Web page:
Tommy Hilfiger gets thrifty with ThredUp


ct brands to be sold via a dedicated Tommy Hilfiger and ThredUp website.  Items for resale must be in a gently used condition with no signs of wear, damage or had alterations made.  

Participating in the program is straightforward, people can request a prepaid shipping label from the website and send their clothes to ThredUp for sorting.  It’s estimated that 50% of clothing from each kit received will qualify for resale, the rest can be returned to the sender or continue to be responsibly recycled.  

Sellers who qualify to have their preloved clothing sold on the website will receive between three and 80 percent of the sale price.  This depends on the brand and condition of the item, for example a seller may receive 21 percent of the sell price for a J Crew sweater compared to a Celine handbag which might receive up to 80 percent of its sell price.  Although Tommy Hilfiger is strict when it comes to value brands such as Zara, Asos, GAP and Levi’s as they are typically low price items and will cost more to process than its resale value.   

In the US, it’s estimated that 36 billion clothing items are thrown away each year.  A staggering number when 95 percent could be reused or recycled.  Through this program, Tommy Hilfiger aims to extend the life of clothing by shopping for second hand clothing which will have a flow on effect.  Reducing the need to buy new, slowing down clothing production and diverting clothes from going to landfill.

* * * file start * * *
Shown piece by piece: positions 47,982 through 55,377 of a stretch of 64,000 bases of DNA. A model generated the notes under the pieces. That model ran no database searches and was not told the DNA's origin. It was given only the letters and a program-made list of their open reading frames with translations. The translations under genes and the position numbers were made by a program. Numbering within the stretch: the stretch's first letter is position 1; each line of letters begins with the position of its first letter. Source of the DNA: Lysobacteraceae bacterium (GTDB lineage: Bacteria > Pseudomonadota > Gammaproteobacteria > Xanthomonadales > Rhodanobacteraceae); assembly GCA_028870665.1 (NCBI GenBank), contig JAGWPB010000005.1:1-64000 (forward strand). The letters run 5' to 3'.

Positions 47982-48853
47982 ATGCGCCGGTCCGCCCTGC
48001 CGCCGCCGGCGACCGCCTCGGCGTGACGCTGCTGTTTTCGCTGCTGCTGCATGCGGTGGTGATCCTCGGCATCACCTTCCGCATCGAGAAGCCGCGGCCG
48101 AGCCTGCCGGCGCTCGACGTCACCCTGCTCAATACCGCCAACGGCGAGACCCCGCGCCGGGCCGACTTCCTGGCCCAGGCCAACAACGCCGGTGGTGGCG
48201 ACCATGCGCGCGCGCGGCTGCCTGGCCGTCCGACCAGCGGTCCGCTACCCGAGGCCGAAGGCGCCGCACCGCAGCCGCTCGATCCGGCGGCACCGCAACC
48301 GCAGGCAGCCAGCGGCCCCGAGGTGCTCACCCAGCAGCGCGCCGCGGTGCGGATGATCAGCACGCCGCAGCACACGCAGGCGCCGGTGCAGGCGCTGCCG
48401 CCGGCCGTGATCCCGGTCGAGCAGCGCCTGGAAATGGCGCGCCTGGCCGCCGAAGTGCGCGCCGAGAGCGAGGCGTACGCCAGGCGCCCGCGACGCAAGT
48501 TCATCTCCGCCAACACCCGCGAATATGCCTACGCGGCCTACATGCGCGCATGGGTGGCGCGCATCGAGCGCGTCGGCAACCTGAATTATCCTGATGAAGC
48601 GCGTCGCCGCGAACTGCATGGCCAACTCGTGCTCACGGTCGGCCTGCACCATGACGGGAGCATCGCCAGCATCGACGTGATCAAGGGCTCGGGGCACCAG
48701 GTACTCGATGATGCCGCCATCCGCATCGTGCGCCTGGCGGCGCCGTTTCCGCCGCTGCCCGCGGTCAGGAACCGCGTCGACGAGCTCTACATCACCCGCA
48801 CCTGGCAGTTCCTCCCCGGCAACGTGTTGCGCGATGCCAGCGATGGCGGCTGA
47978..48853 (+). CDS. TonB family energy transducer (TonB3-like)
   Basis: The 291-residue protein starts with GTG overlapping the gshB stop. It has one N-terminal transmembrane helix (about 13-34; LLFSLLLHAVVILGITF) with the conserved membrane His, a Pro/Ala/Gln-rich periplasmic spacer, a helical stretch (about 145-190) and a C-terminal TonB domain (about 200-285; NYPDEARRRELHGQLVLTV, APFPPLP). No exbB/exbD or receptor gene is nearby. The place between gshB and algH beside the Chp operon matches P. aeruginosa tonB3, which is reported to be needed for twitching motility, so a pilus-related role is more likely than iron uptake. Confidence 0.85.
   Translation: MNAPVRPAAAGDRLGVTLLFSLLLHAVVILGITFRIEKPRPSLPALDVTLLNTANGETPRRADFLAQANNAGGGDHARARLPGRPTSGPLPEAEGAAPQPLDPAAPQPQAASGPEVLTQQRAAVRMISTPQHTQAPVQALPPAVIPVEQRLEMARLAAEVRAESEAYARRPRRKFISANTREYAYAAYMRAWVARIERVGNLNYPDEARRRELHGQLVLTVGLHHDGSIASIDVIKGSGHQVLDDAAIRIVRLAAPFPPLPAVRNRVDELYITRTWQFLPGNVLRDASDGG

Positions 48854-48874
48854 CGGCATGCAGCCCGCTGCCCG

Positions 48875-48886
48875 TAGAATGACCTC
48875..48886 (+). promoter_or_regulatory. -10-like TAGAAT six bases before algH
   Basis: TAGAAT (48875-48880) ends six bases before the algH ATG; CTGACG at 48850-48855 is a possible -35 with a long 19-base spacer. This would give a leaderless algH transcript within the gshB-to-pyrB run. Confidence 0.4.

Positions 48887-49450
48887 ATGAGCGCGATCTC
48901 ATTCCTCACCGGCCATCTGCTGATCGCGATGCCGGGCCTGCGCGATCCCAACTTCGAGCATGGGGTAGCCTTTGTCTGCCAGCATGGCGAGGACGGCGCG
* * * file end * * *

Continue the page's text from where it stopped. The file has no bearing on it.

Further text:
ThredUp’s 2022 Resale report shows that the second hand market in the US is expected to more than double by 2026.  Taking its value to an estimated $82 billion in just four short years.  With technology and marketplaces driving growth, making it easier and more convenient for shoppers to browse and purchase preloved clothing online.  

However, there are a couple of conflicting issues at the intersection of resale and circular fashion and Tommy Hilfiger’s collaboration with ThredUp mentions it on their website.  Clothing sent to ThredUp for resale needs to have sizing information intact and the item must not be altered.

Alterations and custom fit

This leads to an important conversation around made to measure, personalised or custom fit, and general alterations.  It is becoming commonplace for premium and challenger brands to offer a specialised service to make clothes specifically to a customer’s measurements.  

Some brands are incorporating fit technology into the process, making it easy for customers to take their measurements at home.  Data captured enables brands to design and manufacture custom fit clothing for their customers to own and wear longer as it becomes an investment piece.  But, after 10 or 15 years, we can be inspired by Marie Kondo to reorganise our lives and that custom made item gets sent to the thrift store.  Because in our minds it’s too good to throw away.